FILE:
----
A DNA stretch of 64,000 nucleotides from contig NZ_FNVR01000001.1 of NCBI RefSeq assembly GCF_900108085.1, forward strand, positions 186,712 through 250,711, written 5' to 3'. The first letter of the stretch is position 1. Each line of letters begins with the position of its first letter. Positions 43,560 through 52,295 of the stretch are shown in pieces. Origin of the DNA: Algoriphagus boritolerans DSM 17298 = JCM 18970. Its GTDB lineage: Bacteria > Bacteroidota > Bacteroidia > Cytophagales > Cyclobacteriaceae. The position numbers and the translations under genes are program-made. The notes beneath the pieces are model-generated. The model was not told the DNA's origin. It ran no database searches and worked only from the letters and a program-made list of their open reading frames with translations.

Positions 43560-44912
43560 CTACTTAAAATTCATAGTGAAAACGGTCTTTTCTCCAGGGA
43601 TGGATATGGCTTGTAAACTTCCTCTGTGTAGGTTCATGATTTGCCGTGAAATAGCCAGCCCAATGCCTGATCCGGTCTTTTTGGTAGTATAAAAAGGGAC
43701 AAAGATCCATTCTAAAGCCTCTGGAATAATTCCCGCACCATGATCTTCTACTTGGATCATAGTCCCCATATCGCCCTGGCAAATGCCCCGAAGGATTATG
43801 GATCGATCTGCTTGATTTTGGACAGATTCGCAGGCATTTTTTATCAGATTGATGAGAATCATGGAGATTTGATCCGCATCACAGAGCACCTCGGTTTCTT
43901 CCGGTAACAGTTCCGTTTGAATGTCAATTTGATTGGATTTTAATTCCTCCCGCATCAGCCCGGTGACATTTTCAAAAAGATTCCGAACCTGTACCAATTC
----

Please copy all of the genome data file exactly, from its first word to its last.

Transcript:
A DNA stretch of 64,000 nucleotides from contig NZ_FNVR01000001.1 of NCBI RefSeq assembly GCF_900108085.1, forward strand, positions 186,712 through 250,711, written 5' to 3'. The first letter of the stretch is position 1. Each line of letters begins with the position of its first letter. Positions 43,560 through 52,295 of the stretch are shown in pieces. Origin of the DNA: Algoriphagus boritolerans DSM 17298 = JCM 18970. Its GTDB lineage: Bacteria > Bacteroidota > Bacteroidia > Cytophagales > Cyclobacteriaceae. The position numbers and the translations under genes are program-made. The notes beneath the pieces are model-generated. The model was not told the DNA's origin. It ran no database searches and worked only from the letters and a program-made list of their open reading frames with translations.

Positions 43560-44912
43560 CTACTTAAAATTCATAGTGAAAACGGTCTTTTCTCCAGGGA
43601 TGGATATGGCTTGTAAACTTCCTCTGTGTAGGTTCATGATTTGCCGTGAAATAGCCAGCCCAATGCCTGATCCGGTCTTTTTGGTAGTATAAAAAGGGAC
43701 AAAGATCCATTCTAAAGCCTCTGGAATAATTCCCGCACCATGATCTTCTACTTGGATCATAGTCCCCATATCGCCCTGGCAAATGCCCCGAAGGATTATG
43801 GATCGATCTGCTTGATTTTGGACAGATTCGCAGGCATTTTTTATCAGATTGATGAGAATCATGGAGATTTGATCCGCATCACAGAGCACCTCGGTTTCTT
43901 CCGGTAACAGTTCCGTTTGAATGTCAATTTGATTGGATTTTAATTCCTCCCGCATCAGCCCGGTGACATTTTCAAAAAGATTCCGAACCTGTACCAATTC